Jane the Virgin
Let’s get the big news out of the way right up front.
Getting it out of the way at the beginning is not how this episode works, which makes for a notable departure from the way Jane the Virgin structured its season-two premiere. Here’s the thing about premiere episodes for a show like this one: Either you resolve the finale cliffhanger relatively quickly, which is how Jane the Virgin dealt with the Mateo kidnapping plot from season one, or you draw it out for the full episode, as “Chapter Forty-Five” does.
There are advantages to each method. By devoting the full episode to resolving Michael’s fate, “Chapter Forty-Five” puts us through the emotional wringer, revisiting the earliest moments of Jane and Michael’s relationship, putting them inside a romance-novel frame, and doing some nice work exploring the tension between Jane and Michael’s mother. There’s some useful location overlap, too — the primary timeline’s main action happens at the hospital, which allows the Michael plot to tie into poor Petra-fied Petra’s story. For a show with lots of moving pieces, it’s nice to have a brief moment where most of the main events hang around in the same place.
On the other hand, the major advantage of quickly resolving Mateo’s kidnapping plot was that the season-two premiere could devote time to develop new stories and new conflicts. It marked a shift in Jane’s life — the episode was able to dive headlong into who Jane was now that she was a mother, and it started to lay the groundwork for how that shift would impact the series. Because “Chapter Forty-Five” is stuck in will-he-or-won’t-he land about Michael’s fate, a lot of that work will be shifted to the coming weeks.
In a lot of ways, “Chapter Forty-Five” really feels like “Chapter Forty-Four: Part Two,” because all of the major events are direct fallout from things that have already happened. Michael is shot, and we spend the hour waiting to find out his fate. Anezka, still disguised as Petra, tries to get back to the hospital so she can keep her sister stuck in paralysis. Susanna/Rose escapes with Luisa, although a trail of powdered sugar helps the cops know who to look for.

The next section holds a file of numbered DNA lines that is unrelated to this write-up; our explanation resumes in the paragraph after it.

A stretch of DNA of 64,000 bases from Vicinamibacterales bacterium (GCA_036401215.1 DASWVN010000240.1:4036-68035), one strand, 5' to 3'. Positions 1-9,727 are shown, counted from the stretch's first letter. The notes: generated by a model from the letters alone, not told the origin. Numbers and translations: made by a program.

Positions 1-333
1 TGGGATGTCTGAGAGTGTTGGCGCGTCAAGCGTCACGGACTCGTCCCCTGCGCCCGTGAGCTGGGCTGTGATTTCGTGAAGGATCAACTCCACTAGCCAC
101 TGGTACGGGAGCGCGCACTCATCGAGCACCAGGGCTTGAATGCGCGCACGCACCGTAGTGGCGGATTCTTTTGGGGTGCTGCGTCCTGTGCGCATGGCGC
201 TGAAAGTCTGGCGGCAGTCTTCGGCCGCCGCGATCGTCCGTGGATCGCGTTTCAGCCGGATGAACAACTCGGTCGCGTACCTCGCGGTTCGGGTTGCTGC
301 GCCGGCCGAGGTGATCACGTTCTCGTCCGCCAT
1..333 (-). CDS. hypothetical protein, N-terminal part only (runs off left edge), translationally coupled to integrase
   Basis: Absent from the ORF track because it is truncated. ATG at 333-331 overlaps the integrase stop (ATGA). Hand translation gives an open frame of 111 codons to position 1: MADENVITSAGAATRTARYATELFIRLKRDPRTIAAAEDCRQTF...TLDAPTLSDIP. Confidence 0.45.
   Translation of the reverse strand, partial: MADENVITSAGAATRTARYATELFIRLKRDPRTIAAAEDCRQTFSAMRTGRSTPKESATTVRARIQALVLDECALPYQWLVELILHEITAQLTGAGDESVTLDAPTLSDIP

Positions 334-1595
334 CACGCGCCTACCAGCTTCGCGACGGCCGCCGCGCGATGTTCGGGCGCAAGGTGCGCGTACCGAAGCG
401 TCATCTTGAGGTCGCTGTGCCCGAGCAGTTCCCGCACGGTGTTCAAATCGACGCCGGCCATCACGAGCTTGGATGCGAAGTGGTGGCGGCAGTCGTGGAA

To its credit, though, the episode knows it’s a continuation of last season’s finale, and builds that idea into its familiar thematic framework. “Chapter Forty-Five” considers the idea that there are certain inviolable generic conventions, and the question about whether knowing the outcome impacts the journey, threading both through both the current-day story and the Jane/Michael flashbacks. We start with young Jane as a romance-novel fan at a book reading, questioning an author’s decision to end her novel without a HEA (happily ever after). “Sometimes you need to subvert the ending for the element of surprise!” the author argues. Young Jane insists that this breaks the structure of the genre, and that the book should be called “fiction” rather than “romance.” It’s a question Jane the Virgin obviously poses to its audience and to itself: Is this show really a romance at its heart? Is it something more patchwork? If it breaks the rules of its genre, do we consider that to be daring and innovative, or does that constitute a breach of its audience’s trust? Whatever the case, dear Lord, please get that child into a narratology class ASAP. Tzvetan Todorov’s The Fantastic is just waiting for you, Jane!
While the whole crew is stuck waiting to see whether Michael will pull through, “Chapter Forty-Five” takes the opportunity to explore the first moments of Jane’s relationship with Michael. The flashback plot works like a little proof of concept for the episode’s own question: We know that Jane and Michael will get together, so will watching them sort things out at the beginning still be satisfying? Can we still enjoy a story if we know the ending? In this case the answer is yes, because those early days involved an awkward love triangle with a very attractive man named Sam, Michael making Jane soup, a dead cat, and Jane and Michael calling each other bad names. The whole thing is undeniably charming, especially the moment where Michael pulls Sam over for a petty illegal U-turn and forces Jane to take the soup he made for her under false pretenses.